Requirements of a Valid Will in Texas

Requirements of a Valid Will in Texas

Few of us want to think about our own mortality. Yet planning for the future is an important way to ensure that our wishes are followed after we die. A last will and testament is the best way to achieve that objective.

Commonly referred to as a will, this legal document allows you to identify your beneficiaries, dictate how your property will be distributed after you pass away, nominate an executor, and choose a guardian for your minor children (if any). There are two types of wills in Texas: handwritten, or holographic wills, and attested wills. To be valid, each will must meet certain requirements.

If you are considering drafting a will, working with a skilled El Paso estate planning lawyer can help ensure that it is valid. At Forbes & Forbes, we help individuals, families, and businesses with their legal needs – including drafting last wills and testaments that help our clients achieve their goals.

What Makes a Will Legal in Texas?

For both holographic and attested wills, there are three requirements that must be met for the will to be valid. In addition, there are specific formalities that must be completed to ensure that the will is upheld.

First, the person making the will (testator) must have the legal capacity to do so. You have the legal capacity to make a will if you:

  • 18 years of age or older;
  • Have been lawfully married; or
  • Are a member of the United States armed forces.

Most people have legal capacity because they are 18 years of age or older. However, if you are under the age of 18, you may have legal capacity if you are (or were) legally married or if you serve in the military.

Second, the testator must have what is known as testamentary capacity. This is a legal term that essentially means that you are of “sound mind” and are capable of making a will. 

A person has testamentary capacity if they have the mental ability to understand:

  • That they are making a will;
  • The nature and extent of their property;
  • The persons who are the natural objects of their bounty (beneficiaries);
  • The effect of making a will;
  • That they are disposing of their assets; and
  • How these elements relate to form an orderly plan for the disposition of their property.

The issue of testamentary capacity often comes up when a will is contested, with one side arguing that a testator lacked the capacity to make a will and may have been tricked or induced into making a will. For example, if an elderly parent with dementia changed their will to benefit one sibling and disinherit two other siblings, the two siblings who were cut out of the will may argue that their parent lacked testamentary capacity to make the will.

Third, the testator must have testamentary intent. This legal term simply means that at the time that the will is signed, you intend to make writing that sets forth how your property will be distributed after your death.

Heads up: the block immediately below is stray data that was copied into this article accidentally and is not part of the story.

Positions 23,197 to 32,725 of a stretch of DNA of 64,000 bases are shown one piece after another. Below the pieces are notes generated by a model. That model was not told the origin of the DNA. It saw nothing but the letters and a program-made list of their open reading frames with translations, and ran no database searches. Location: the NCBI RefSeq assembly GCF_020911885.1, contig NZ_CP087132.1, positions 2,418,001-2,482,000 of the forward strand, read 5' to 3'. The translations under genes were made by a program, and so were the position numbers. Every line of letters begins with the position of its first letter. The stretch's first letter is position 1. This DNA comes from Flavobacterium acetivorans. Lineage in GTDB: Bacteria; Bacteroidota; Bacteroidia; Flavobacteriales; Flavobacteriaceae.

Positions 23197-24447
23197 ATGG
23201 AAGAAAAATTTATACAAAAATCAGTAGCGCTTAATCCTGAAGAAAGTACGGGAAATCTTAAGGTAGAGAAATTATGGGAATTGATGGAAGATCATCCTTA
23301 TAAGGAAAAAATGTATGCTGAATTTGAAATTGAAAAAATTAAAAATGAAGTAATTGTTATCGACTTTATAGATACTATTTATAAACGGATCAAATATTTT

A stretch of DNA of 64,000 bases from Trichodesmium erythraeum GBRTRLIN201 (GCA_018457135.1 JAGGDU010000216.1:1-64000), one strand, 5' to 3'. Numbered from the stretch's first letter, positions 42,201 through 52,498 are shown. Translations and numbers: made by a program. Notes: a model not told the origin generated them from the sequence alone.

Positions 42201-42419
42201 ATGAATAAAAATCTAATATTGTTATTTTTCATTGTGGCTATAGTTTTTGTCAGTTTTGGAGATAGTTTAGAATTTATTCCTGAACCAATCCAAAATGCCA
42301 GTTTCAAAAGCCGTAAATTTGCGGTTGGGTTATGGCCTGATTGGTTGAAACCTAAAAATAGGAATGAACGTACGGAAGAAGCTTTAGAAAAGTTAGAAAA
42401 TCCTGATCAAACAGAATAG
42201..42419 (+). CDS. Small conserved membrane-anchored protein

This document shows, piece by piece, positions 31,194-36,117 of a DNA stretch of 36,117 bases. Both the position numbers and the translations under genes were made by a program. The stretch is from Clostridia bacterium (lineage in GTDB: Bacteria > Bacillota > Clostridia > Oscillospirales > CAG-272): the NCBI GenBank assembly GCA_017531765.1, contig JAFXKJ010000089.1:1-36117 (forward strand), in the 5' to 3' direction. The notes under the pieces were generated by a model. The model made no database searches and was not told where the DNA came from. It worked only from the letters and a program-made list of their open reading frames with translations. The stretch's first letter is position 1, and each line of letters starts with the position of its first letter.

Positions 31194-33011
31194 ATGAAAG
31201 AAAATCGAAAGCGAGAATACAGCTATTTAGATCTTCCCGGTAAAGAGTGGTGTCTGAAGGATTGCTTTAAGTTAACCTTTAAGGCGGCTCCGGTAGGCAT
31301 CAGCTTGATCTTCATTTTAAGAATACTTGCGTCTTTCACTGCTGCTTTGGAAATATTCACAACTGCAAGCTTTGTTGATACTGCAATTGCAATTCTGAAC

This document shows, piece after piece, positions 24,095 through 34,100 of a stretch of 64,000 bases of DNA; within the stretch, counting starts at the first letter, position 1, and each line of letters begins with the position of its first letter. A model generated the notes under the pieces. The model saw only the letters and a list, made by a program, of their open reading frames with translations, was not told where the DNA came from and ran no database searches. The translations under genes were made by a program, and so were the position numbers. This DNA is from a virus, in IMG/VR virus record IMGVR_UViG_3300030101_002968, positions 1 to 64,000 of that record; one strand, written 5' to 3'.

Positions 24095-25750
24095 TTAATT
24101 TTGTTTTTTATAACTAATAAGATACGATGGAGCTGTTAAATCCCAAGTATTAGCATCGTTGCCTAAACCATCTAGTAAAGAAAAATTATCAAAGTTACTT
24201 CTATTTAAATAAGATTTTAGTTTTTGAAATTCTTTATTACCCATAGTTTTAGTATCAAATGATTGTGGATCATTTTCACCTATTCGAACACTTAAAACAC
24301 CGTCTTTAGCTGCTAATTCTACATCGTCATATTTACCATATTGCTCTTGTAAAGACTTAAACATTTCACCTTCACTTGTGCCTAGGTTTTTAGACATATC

Valid Will Requirements in Texas

In addition to the above requirements, a person must also comply with certain formalities in Texas law.  The specific formalities depend on the type of will at issue.

For holographic, or handwritten wills, there is just one formality: the will must be written in your own handwriting and signed by you. There is no requirement for witnesses to a holographic will.

For attested wills, which include any will that is not completely handwritten by the testator, there are two requirements. First, the will must be signed by the testator or a person on their behalf, in their presence, and under their direction. Second, the will must be attested to by two or more credible witnesses who are at least 14 years and who sign their names in their own handwriting to the will in the presence of the testator.

In addition, a testator can add a self-proving affidavit to a will. To do so, the testator and witnesses sign and swear to an affidavit, which is then notarized and attached to the will. The benefit of a self-proving will is that it can be used in lieu of courtroom testimony by the witnesses in the event that the will is challenged, which can save significant time and money.

Importantly, unless the will is self-proving, a will does not have to be notarized. If a testator chooses to make a self-proving attested will, however, a notary will need to witness the signatures of both the testator and the witnesses.

If a will does not meet these legal requirements, it will be declared invalid. Your estate will then be distributed in accordance with Texas law on intestate succession.

Finally, a person may make multiple wills over the course of their lifetime. Generally, the newest will trumps older wills. A skilled El Paso estate planning attorney can work with you to make sure that your current wishes are reflected in your last will and testament.

Ready to Take the Next Step? Reach Out Today.

It can be daunting to think of planning your estate, but as the old saying goes, “failure to plan is planning to fail.” A good estate plan, including a last will and testament, is critical for everyone to have in place to protect their assets.

At Forbes & Forbes, we help people with all aspects of estate planning, from drafting wills to forming trusts. With considerable experience, we have the in-depth knowledge of Texas law necessary to ensure that your wishes are followed. To learn more or to schedule a consultation with an El Paso estate planning lawyer, call us at 915-533-5441 or fill out our online contact form.

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